Pinocchio has his Jiminy Cricket, and Ariel, her Sebastian, but unlike Flit, Pocahontas’s little hummingbird, Trinidad’s Gem is a “bird of a different feather.” Her little friend, a bumblebee hummingbird that can fit into a thimble, vastly contrasts with the talking animated companions of Disney movies. Only Trinidad can hear Gem speak (for the most part) and is a biological automaton.
When I researched the term biological automaton, I found no such thing so thought it a perfect term for a fantastical being. An automaton is a self-operating machine or robot, whereas a biological entity is a living organism. Used in a sentence as a personality trait, someone can be as mechanical or apathetic as an automaton. This particular characteristic I found compelling, but he is more than Trinidad’s embodied conscience. He is the proverbial messenger who brings bad news and whispers warnings in Trinidad’s ear but with a “Sheldonesque” attitude borrowed from the Big Bang Theory.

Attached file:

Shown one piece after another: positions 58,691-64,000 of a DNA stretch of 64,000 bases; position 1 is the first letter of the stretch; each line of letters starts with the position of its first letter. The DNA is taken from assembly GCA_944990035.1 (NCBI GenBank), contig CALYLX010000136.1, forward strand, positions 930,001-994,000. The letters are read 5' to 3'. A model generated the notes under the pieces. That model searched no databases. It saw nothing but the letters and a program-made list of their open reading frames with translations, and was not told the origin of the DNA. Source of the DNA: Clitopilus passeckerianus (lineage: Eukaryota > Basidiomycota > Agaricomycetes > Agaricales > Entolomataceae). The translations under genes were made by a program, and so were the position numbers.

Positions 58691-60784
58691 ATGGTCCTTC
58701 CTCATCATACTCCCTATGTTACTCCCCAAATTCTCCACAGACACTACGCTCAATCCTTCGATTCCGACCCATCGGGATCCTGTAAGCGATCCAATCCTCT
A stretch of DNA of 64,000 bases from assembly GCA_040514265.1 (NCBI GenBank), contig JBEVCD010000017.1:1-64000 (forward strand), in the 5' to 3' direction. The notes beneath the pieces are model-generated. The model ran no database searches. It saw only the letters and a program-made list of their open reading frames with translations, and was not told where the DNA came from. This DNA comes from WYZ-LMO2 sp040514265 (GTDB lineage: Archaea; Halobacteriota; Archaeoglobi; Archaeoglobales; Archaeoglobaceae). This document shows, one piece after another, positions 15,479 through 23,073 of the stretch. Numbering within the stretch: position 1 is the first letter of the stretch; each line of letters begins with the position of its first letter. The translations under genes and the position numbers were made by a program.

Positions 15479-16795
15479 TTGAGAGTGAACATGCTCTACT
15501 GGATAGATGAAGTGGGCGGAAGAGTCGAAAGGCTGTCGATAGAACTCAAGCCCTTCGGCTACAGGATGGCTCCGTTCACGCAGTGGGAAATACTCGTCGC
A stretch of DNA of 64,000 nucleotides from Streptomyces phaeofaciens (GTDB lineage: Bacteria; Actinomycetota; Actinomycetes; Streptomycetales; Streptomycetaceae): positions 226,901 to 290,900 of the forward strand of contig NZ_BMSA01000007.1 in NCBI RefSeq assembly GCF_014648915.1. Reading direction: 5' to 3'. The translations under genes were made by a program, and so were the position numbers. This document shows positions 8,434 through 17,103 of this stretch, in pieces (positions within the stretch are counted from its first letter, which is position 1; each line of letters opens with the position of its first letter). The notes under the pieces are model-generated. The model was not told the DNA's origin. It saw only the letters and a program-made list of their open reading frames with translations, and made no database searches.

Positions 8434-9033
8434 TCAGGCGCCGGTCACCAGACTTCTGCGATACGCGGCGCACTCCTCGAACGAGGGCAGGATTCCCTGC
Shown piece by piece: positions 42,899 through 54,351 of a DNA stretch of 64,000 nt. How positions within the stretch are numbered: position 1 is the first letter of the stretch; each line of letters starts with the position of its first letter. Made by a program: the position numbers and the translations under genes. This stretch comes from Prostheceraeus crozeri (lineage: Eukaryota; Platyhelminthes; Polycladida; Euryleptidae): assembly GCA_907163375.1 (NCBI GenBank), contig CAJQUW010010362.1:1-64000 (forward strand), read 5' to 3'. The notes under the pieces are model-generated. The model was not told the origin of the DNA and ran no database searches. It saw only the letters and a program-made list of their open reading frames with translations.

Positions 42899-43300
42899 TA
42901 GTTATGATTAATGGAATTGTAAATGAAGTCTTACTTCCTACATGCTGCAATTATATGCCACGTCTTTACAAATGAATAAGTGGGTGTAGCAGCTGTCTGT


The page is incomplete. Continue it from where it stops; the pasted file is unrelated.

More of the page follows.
How an entity can be both biological and robotic is the stuff of science fiction and fantasies. In Daystealer I never explain how Trinidad created Gem in a past life, for she herself doesn’t remember. However, she does recall a memory where pieces of Gem are strewn on a laboratory table. In other memories, we see Gem’s evolution from robot, to caged automaton, and finally to his present state–a freethinking, free-flying bird more biological than automated. To get an idea of who Gem is, here is an except from Daystealer:
I left with Gem chittering before me. “Taking Rick, a dreadful idea, taking Saba, a frightful idea”—he flicked his tongue toward Dom―“taking this guy, slightly above sucky.”
I chuckled at Gem. “Who programed your database?”
“My multifarious vocabulary, I got from Tota, but attitude, all you.”
- Borrowing Tears (stealersaga.com)